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. Last Updated: 07/27/2016

Taxing Etiquette

A bit of nervousness always accompanies a Moscow cab ride: Will a necessary part of the Zhiguli fall off in mid-lane? How narrowly will the driver miss the babushka scuttling across the road?

Still, Moscow cab riders are rarely treated to the streams of invective, abuse and the running commentary on politics, traffic and Howard Stern with which New York City's cabbies regularly entertain their passengers.

So, mindful of New York's cabbies' brusque manners, the city's Taxi and Limousine Commission has asked cabbies to learn 50 phrases that they might wish to employ to make the ride more pleasant for the passengers, the Associated Press said.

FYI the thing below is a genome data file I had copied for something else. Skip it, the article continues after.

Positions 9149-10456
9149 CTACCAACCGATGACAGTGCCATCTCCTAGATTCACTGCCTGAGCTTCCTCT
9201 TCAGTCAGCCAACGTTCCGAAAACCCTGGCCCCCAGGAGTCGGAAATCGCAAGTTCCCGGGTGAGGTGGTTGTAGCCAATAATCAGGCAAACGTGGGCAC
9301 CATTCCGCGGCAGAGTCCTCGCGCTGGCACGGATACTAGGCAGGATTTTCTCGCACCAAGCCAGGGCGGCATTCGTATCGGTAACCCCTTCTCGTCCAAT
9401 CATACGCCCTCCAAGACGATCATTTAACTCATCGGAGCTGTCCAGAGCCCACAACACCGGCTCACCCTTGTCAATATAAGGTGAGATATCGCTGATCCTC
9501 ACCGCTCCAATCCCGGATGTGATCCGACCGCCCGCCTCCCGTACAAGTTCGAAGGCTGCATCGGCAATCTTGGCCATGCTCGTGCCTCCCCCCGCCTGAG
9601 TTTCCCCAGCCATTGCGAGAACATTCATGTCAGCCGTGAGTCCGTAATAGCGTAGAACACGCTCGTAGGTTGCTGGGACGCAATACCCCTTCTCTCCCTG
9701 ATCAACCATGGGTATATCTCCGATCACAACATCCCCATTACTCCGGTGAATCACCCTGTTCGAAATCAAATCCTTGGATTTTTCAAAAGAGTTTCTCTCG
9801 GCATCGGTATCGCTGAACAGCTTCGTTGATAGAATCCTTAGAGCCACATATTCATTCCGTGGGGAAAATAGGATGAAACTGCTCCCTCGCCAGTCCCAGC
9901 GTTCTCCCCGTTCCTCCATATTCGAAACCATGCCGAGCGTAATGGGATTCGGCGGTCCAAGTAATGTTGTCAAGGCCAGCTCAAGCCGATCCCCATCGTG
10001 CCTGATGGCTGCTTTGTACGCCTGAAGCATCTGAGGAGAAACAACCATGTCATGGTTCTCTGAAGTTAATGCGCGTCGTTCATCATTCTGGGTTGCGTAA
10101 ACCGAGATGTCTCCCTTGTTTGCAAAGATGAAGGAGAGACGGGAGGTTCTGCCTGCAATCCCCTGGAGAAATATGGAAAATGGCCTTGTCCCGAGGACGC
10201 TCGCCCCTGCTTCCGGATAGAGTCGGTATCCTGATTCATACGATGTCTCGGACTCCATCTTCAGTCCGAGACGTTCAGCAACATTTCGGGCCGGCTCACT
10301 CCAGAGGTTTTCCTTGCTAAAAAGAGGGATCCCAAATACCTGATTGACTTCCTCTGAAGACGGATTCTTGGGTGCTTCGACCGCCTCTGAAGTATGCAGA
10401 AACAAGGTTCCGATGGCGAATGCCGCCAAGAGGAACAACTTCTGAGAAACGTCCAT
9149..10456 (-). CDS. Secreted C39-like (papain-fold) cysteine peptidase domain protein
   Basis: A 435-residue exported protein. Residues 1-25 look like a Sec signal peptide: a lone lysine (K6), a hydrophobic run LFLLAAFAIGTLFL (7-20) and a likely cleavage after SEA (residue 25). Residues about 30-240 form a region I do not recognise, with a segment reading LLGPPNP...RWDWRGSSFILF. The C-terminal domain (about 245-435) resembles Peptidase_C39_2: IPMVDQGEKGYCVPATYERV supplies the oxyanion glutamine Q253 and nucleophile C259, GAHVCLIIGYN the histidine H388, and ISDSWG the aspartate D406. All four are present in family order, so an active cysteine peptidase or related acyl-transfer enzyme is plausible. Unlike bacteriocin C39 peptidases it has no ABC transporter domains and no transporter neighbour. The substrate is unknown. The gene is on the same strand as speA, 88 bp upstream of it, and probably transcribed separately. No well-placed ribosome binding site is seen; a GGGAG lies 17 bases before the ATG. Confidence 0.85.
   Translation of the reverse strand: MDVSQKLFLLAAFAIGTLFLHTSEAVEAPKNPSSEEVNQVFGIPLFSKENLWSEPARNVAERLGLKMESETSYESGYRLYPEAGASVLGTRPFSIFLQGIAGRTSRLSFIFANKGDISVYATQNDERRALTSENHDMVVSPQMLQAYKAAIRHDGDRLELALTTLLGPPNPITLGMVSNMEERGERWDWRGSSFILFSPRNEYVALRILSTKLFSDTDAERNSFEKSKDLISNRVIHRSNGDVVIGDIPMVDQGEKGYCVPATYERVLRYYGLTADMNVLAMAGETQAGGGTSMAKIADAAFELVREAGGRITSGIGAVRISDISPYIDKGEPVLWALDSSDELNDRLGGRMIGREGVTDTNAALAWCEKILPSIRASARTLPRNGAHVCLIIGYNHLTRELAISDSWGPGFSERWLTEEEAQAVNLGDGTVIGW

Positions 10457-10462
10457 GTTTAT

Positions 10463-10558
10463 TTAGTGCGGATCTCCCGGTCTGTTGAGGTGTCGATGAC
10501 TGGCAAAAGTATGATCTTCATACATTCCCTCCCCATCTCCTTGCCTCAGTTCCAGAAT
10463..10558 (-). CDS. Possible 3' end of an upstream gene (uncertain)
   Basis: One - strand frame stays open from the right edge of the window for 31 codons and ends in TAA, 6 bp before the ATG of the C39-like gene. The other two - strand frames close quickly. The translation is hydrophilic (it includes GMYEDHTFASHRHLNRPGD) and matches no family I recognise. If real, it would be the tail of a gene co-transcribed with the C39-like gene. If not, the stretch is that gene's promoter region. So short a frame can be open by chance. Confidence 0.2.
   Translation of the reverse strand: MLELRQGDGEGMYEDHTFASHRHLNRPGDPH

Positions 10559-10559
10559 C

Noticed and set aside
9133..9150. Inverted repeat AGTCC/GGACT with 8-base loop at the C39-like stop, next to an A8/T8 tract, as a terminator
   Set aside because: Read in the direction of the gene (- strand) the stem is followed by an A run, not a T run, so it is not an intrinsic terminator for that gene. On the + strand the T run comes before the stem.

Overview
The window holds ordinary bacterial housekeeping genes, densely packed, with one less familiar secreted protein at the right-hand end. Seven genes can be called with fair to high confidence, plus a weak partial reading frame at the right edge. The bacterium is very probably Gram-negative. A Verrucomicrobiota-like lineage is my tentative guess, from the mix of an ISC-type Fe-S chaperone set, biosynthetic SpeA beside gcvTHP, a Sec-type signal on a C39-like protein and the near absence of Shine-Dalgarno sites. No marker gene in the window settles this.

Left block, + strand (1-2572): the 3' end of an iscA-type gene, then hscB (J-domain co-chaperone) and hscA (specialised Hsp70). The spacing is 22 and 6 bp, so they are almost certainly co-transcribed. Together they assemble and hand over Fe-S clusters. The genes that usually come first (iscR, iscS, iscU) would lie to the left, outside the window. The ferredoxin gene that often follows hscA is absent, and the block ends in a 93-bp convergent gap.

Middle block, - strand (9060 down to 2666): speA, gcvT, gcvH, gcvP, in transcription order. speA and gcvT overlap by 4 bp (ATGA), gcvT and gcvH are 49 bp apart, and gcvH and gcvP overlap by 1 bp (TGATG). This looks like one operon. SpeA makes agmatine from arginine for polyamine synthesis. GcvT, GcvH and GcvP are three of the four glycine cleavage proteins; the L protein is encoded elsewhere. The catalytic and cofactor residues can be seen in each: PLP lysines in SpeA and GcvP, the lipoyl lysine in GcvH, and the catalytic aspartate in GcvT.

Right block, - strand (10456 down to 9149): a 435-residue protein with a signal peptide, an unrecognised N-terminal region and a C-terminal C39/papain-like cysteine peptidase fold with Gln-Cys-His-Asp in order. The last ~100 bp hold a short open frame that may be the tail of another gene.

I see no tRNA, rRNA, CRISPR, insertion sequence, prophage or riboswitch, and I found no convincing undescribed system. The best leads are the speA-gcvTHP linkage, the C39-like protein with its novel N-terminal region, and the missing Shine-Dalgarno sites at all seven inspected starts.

The commission says that many of the city cabbies are not intentionally discourteous; many are simply new immigrants who are unfamiliar with the niceties of English. The commission, therefore, distributed the courtesy phrases two weeks ago to the city's latest crop of prospective cabbies:

"I'm sorry if you think I am driving too fast, madam. I will slow down immediately."

"Please forgive me for not having change for $20. Please let me run to the store right here and get you the correct change."

"I am sorry, I may not make a U-turn, sir, as it is illegal. But I will be sure to get you to your destination as quickly as possible."

"Please excuse the bumpy ride. I'll do my best to avoid the potholes."

Cabbies, however, don't seem to have taken the lesson to heart: When a reporter ventured out to a taxi stand to inquire about their opinions, three said they didn't understand the question, one refused to roll down his window and another said he hated reporters.

Perhaps, some cabbies said, the old system of mutual rudeness by drivers and passengers is best. As cabbie Michael Higgins told The New York Times, "If I was overly polite to a passenger, he would think he was dealing with a psychotic."